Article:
US 6563630 B1
There is proposed an optical amplifier apparatus particularly for use in networks distributing signals by optical fibers, comprising first and second parallel optical branches (1, 2), the first optical branch (1) including optical amplifier means (5, 6) for amplifying digital signals and the second optical branch including optical amplifier means (7) for amplifying analogue signals, the optical amplifier means (5, 6) of the first optical path (1) being adapted to amplify bidirectional digital signals and the optical amplifier means (7) of the second optical branch (2) being adapted to amplify unidirectional analogue signals.
1. Optical amplifier apparatus particularly for use in networks distributing signals via optical fibers, the apparatus comprising:
first and second parallel optical branches (1, 2), the first optical branch (1) including optical amplifying sections (5, 6) amplifying only substantially digital signals and the second optical branch including optical amplifying sections (7) amplifying only substantially analogue signals, wherein the amplifying sections or portions are constituted by erbium-doped fiber amplifiers (EDFA), the first optical branch (1) uses a shorter wavelength (blue) region of the EDFA gain spectrum and the second optical branch (2) uses a longer wavelength (red) region of the EDFA gain spectrum.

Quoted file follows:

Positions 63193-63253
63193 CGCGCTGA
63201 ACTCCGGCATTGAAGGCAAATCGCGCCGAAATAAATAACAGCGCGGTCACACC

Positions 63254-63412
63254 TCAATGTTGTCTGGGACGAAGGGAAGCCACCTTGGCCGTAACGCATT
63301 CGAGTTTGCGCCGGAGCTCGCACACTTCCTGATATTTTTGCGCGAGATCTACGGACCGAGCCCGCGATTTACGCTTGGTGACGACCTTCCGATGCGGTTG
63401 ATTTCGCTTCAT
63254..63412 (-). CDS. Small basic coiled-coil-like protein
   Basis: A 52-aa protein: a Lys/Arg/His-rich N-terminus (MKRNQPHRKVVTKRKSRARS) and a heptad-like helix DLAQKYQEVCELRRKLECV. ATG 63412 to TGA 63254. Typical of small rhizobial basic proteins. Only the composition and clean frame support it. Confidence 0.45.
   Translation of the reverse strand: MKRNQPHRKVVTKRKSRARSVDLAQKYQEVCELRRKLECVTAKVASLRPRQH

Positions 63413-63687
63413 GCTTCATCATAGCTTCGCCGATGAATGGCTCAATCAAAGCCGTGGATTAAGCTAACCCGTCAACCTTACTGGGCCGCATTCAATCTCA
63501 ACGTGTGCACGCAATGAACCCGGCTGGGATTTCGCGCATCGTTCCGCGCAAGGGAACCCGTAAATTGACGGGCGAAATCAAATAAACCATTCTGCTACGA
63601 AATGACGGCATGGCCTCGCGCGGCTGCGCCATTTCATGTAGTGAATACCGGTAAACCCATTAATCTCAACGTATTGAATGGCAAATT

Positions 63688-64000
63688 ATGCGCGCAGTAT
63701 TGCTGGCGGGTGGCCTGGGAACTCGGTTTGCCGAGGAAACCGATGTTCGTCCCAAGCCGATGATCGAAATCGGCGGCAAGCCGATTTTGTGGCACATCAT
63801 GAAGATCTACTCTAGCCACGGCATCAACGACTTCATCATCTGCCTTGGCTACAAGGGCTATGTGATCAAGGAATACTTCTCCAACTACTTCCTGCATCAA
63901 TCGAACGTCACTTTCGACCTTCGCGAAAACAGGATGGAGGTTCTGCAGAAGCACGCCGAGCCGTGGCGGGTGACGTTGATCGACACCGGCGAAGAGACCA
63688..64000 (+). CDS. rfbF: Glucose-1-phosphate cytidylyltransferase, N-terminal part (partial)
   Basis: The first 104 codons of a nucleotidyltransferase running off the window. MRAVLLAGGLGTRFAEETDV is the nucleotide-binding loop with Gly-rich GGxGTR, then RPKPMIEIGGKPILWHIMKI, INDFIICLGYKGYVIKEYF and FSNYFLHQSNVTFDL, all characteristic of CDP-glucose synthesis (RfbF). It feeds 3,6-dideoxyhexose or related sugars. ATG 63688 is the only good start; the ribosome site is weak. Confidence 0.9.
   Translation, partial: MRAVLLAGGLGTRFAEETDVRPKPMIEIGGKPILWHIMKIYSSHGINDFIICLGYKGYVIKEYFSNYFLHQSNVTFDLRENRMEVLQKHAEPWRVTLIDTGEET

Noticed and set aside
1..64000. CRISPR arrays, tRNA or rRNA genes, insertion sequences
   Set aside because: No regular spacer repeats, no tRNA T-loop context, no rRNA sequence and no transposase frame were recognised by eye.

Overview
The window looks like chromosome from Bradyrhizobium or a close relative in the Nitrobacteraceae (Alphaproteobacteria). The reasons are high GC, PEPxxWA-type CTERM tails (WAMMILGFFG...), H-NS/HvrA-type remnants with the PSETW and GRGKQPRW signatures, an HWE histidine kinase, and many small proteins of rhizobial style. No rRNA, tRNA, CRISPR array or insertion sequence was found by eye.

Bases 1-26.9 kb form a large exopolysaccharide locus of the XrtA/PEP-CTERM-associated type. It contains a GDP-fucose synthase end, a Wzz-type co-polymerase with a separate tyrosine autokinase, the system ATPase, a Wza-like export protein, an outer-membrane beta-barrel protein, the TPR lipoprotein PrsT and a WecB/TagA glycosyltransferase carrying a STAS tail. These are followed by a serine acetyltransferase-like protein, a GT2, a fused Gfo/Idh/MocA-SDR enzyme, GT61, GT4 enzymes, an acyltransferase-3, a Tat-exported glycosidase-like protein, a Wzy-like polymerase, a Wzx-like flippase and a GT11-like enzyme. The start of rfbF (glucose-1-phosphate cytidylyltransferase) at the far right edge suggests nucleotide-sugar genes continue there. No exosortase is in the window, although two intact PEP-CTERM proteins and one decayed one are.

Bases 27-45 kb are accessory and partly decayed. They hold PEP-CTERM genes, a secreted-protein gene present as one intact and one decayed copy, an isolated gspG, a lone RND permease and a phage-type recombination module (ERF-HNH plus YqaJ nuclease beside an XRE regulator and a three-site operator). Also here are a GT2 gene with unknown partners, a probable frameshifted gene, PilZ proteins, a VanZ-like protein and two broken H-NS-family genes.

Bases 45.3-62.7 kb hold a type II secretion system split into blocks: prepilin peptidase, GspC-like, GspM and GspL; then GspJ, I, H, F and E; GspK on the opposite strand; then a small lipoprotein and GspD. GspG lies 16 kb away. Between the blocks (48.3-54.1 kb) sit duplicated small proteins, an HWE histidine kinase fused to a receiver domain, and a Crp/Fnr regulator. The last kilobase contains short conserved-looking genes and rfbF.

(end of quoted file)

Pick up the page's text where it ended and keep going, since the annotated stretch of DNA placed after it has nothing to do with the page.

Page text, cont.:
2. Optical amplifier apparatus according to
3. Optical amplifier apparatus according to
4. Optical amplifier apparatus according to
5. Optical amplifier apparatus according to
6. Optical amplifier apparatus according to
7. Optical amplifier apparatus according to
8. Optical amplifier apparatus according to any previous claim wherein the ends of the first and second parallel optical branches (1, 2) are joined together via wavelength division multiplexer (WDM) devices (3).
9. Optical amplifier apparatus according to any previous claim, wherein the second optical branch (2) includes an optical isolator (14).
10. Optical amplifier apparatus according to any previous claim, wherein it further comprises a splitter (20) connected to an output of the apparatus.
11. Optical amplifier apparatus according to any previous claim, wherein the second optical branch (2) is adapted to amplify a CATV signal.
12. Optical amplifier apparatus according to
13. Optical amplifier apparatus according to
The present invention relates to a new type of optical amplifier apparatus especially, but not exclusively, optical amplifier apparatus intended for use in an optical fiber networks.